### Re: [tcpm] alpha_cubic

Bob Briscoe <ietf@bobbriscoe.net> Sat, 02 October 2021 16:09 UTC

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To: Yoshifumi Nishida <nsd.ietf@gmail.com>, Markku Kojo <kojo=40cs.helsinki.fi@dmarc.ietf.org>

Cc: "tcpm@ietf.org Extensions" <tcpm@ietf.org>

References: <CAAK044SjMmBnO8xdn2ogWMZTcecXoET1dmZqd6Dt3WzOUi359A@mail.gmail.com> <alpine.DEB.2.21.2108300740560.5845@hp8x-60.cs.helsinki.fi> <ccfc4dc2-0570-1ba2-66a5-b5e199f11359@bobbriscoe.net> <CAAK044T-ZtZUuq4xBSuB1E9aqHOn96orXe=8ZMJHao_j4xpK3Q@mail.gmail.com> <2a3f7032-6548-061f-c6b1-a39442699228@bobbriscoe.net> <CAAK044Rcw2iryxQ7g-1nFGjnwxNkTX8NhnuGaOeDD=sQFH0sKw@mail.gmail.com>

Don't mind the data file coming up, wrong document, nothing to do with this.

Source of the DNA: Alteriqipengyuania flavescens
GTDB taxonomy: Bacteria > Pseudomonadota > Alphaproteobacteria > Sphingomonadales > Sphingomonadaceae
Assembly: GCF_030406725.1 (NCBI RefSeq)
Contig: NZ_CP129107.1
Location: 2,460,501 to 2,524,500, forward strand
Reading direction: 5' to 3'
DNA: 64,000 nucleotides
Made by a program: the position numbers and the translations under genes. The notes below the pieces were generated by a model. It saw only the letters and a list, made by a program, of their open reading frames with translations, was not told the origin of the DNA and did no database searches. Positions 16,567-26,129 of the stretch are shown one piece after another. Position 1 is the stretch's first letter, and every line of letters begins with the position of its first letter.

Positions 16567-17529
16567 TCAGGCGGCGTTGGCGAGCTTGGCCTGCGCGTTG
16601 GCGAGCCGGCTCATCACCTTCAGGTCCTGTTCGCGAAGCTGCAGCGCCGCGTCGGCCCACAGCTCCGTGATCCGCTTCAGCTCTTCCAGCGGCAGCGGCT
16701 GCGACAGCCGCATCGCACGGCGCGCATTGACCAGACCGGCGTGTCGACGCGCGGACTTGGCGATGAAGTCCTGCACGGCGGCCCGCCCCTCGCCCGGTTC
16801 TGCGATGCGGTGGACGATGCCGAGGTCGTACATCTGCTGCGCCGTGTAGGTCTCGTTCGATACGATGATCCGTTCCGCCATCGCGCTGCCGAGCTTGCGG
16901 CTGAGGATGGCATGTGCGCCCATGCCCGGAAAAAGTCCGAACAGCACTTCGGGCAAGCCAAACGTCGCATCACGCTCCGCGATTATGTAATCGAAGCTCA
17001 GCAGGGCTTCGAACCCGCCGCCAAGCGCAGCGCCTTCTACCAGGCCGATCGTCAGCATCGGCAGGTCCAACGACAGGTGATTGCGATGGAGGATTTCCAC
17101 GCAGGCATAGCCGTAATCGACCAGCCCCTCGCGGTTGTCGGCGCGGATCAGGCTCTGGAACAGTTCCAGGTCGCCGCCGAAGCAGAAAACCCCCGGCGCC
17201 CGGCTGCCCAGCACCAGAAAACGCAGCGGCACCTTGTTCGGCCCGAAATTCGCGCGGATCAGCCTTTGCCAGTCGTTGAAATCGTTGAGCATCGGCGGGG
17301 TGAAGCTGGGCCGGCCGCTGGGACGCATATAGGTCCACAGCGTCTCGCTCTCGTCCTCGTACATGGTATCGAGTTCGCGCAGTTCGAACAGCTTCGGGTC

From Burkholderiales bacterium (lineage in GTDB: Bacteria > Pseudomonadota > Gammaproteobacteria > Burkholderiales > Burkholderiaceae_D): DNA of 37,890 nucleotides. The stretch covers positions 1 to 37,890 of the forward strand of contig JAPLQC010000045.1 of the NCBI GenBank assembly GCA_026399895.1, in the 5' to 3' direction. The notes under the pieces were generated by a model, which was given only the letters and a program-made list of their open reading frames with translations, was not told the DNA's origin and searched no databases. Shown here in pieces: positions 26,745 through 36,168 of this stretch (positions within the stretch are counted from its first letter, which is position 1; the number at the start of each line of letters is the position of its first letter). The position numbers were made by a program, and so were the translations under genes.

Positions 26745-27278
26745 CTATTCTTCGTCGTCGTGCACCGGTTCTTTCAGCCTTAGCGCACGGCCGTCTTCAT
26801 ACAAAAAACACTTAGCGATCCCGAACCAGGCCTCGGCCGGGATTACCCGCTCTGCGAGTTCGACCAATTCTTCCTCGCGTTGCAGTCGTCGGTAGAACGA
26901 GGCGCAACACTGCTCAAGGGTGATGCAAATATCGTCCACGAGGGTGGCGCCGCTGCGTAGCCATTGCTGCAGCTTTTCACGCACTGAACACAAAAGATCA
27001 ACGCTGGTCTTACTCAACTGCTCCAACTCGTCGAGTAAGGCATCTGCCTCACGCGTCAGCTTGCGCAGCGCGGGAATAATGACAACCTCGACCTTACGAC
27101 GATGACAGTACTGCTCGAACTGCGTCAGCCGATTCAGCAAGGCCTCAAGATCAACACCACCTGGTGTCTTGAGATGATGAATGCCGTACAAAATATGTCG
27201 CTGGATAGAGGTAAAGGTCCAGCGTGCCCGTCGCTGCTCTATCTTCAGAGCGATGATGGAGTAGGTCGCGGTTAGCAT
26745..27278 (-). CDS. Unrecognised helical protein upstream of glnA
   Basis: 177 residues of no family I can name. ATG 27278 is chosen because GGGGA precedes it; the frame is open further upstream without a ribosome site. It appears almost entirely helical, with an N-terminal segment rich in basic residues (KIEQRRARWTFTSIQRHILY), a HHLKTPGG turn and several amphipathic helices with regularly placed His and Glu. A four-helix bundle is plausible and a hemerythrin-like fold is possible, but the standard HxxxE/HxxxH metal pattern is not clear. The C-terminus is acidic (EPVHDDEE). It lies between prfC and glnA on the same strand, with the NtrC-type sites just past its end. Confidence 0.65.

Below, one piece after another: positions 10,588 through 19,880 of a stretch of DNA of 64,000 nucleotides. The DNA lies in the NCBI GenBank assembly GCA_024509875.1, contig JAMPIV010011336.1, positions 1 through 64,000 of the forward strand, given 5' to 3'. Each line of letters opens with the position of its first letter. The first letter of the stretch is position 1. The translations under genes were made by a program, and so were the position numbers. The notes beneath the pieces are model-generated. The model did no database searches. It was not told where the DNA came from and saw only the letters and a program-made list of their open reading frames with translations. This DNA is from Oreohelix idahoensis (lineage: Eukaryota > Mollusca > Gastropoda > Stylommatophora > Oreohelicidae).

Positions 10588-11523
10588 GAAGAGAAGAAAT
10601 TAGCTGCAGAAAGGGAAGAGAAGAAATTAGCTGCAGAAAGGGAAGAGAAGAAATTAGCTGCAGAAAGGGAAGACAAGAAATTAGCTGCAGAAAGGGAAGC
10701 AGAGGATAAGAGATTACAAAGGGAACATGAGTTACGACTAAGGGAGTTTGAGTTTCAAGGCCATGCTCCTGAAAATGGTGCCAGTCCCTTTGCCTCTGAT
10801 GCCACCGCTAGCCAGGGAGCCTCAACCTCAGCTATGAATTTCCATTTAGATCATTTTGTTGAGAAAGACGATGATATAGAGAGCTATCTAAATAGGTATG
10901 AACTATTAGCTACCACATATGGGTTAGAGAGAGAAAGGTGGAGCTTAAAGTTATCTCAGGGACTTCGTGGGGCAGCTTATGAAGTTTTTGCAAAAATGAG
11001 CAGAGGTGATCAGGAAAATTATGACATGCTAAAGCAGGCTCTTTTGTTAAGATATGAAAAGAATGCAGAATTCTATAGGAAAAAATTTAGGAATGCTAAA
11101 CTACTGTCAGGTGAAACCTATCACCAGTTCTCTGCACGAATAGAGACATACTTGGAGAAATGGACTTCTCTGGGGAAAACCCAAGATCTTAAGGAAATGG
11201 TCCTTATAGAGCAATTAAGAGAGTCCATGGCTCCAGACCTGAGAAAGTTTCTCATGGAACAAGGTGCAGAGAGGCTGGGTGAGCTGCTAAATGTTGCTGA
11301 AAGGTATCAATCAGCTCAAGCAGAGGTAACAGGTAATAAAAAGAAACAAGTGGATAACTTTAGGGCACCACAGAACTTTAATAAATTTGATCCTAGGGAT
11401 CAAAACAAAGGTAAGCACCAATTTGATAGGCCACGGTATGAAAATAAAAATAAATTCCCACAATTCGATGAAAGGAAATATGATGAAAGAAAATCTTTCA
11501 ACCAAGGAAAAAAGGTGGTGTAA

From: Bob Briscoe <ietf@bobbriscoe.net>

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Date: Sat, 02 Oct 2021 17:08:57 +0100

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Subject: Re: [tcpm] alpha_cubic